WIT Press


Contamination By Particulated Material In Blasts: Analysis, Application And Adaptation Of The Existent Calculation Formulas And Software

Price

Free (open access)

Paper DOI

10.2495/EHR050221

Volume

9

Pages

11

Published

2005

Size

853 kb

Author(s)

J. Toraño, R. Rodríguez, I. Diego & A. Pelegry

Abstract

In the setting of a research project about the blasting negative effects granted with public funds coming from the Spanish Ministry for Development, several measurement campaigns were developed, in various locations and situations, where earth vibrations, aerial waves and dust in suspension simultaneously measured. Taking into account the dust negative effects (for human health, inhabited environment or plants) it is interesting to have available tools that allow the estimation of the particulated material quantities ejected in a blast (already studied by our research team in other cases). Here we show the application of the standardised computational methods for atmospheric contamination (developed for other applications) in the specific case of blasting in mining and civil works. To do so we have used the field data collected in blasts at a maritime port and at a limestone quarry. We will also show the advantages of using CFD when solving some of these problems, which is being studied in other research projects. Keywords: particulated material, blast, atmospheric contamination, dust. 1 Dust generation in a blast One of the main particle sources of the atmospheric contamination are the industrial activities. From their size and nature we can infer the affections that dust can induce in human beings. According to dust size we can categorize it in three groups: breathable dust (particles so small that go directly to lungs), inhaled dust (one part is retained by the upper part of the human breathing system, whit diameters around 10 µm) and total dust. Up to recent dates it was thought that the harmful action of those particles in people was limited to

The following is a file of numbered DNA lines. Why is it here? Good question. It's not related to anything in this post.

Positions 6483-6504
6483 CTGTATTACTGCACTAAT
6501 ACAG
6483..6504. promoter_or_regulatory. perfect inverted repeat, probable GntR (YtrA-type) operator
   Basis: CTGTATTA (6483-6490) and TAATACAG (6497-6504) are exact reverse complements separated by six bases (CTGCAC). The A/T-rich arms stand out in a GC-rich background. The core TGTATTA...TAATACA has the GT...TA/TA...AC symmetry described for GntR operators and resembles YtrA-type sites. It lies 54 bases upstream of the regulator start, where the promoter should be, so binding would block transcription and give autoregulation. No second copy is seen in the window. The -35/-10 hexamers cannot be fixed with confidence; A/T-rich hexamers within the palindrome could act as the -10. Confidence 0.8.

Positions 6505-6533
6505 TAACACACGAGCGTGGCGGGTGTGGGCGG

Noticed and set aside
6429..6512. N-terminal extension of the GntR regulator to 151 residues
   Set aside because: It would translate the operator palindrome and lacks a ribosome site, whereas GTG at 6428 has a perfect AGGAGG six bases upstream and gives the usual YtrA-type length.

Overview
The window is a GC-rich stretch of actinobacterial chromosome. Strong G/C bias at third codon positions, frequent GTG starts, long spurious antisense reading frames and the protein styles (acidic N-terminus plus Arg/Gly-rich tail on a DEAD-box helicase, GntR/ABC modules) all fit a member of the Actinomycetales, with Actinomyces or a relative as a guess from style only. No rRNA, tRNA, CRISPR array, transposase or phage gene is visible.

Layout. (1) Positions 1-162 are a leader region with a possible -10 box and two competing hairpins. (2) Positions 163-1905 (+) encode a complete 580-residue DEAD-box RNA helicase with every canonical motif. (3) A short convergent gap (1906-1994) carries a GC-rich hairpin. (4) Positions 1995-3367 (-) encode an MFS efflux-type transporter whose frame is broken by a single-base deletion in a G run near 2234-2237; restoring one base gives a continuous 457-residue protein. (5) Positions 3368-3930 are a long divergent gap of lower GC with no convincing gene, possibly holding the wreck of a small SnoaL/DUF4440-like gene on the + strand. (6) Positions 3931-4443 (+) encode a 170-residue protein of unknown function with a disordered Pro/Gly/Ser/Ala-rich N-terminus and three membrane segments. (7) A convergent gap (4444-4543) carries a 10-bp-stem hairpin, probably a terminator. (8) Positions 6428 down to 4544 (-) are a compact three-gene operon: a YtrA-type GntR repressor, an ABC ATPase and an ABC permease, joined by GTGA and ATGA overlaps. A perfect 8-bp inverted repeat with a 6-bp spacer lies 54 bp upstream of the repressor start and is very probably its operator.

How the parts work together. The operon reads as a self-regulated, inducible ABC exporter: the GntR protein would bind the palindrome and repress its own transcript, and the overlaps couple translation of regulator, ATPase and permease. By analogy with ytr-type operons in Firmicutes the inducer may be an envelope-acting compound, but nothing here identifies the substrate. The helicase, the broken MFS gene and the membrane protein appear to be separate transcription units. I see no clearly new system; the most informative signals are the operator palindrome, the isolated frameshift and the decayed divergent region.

Keywords

particulated material, blast, atmospheric contamination, dust.